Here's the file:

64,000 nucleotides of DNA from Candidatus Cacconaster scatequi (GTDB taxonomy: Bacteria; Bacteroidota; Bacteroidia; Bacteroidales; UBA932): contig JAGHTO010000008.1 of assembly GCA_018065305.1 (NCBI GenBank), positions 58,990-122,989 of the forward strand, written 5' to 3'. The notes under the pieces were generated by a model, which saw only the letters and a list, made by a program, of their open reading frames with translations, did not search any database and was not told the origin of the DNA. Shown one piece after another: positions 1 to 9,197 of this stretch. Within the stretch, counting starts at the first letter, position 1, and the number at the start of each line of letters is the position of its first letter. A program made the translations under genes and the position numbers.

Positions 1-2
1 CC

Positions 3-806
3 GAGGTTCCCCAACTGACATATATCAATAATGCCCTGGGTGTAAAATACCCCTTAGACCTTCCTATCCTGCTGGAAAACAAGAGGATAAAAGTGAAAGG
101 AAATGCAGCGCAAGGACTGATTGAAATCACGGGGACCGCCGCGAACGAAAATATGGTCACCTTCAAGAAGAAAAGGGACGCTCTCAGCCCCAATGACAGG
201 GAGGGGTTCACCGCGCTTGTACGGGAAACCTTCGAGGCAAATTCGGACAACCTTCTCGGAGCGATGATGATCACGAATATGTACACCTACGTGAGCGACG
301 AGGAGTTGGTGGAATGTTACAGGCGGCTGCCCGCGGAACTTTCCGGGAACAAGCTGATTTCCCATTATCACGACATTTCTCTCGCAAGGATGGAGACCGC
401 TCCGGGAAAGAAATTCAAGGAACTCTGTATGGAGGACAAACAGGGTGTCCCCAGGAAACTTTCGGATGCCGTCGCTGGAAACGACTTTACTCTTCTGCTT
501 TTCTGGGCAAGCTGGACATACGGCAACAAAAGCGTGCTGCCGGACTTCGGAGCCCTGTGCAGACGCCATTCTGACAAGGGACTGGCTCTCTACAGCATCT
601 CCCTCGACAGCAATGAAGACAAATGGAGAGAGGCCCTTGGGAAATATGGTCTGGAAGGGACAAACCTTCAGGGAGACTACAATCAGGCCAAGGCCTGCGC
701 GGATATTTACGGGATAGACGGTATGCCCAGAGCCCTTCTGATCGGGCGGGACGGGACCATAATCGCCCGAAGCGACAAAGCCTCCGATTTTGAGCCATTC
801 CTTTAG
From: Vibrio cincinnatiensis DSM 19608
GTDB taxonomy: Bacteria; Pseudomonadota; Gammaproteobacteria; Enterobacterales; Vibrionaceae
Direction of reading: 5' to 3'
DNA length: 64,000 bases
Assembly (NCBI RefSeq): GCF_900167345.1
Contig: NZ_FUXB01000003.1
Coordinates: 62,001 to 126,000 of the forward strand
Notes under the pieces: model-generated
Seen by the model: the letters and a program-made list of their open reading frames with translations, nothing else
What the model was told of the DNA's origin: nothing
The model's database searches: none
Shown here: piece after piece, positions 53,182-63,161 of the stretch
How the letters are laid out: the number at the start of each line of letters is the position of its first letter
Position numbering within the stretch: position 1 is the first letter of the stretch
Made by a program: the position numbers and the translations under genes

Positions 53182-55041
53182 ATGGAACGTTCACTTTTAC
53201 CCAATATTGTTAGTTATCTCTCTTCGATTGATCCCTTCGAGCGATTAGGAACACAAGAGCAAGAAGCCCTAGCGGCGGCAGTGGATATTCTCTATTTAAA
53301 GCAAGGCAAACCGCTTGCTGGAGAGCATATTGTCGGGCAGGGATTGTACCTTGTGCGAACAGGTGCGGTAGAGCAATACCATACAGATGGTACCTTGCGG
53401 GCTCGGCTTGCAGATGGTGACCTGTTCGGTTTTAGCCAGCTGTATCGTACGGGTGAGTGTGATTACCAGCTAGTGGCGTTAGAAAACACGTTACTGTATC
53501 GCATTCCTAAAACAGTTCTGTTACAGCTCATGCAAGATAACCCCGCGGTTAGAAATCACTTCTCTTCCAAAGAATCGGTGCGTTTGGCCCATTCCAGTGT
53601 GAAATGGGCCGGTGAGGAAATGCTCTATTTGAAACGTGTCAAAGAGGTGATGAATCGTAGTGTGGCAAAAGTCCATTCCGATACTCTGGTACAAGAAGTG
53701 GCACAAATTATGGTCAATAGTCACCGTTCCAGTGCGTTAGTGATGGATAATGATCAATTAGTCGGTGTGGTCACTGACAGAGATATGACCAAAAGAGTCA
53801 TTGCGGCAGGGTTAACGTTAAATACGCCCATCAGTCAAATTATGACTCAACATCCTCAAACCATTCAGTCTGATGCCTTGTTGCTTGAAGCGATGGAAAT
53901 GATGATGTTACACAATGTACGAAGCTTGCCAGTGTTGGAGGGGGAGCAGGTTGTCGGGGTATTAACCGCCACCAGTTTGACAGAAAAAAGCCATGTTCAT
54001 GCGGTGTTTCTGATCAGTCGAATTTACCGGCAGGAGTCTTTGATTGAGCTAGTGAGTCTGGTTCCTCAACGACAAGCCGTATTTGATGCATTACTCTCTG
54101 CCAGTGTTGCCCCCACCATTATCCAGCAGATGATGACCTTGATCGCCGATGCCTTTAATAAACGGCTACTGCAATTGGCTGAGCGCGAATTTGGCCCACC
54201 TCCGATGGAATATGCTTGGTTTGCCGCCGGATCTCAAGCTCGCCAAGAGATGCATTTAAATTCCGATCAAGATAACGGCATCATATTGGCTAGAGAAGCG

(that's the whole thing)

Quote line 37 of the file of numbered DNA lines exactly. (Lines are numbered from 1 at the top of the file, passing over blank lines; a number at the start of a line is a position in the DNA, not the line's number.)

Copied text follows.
53801 TTGCGGCAGGGTTAACGTTAAATACGCCCATCAGTCAAATTATGACTCAACATCCTCAAACCATTCAGTCTGATGCCTTGTTGCTTGAAGCGATGGAAAT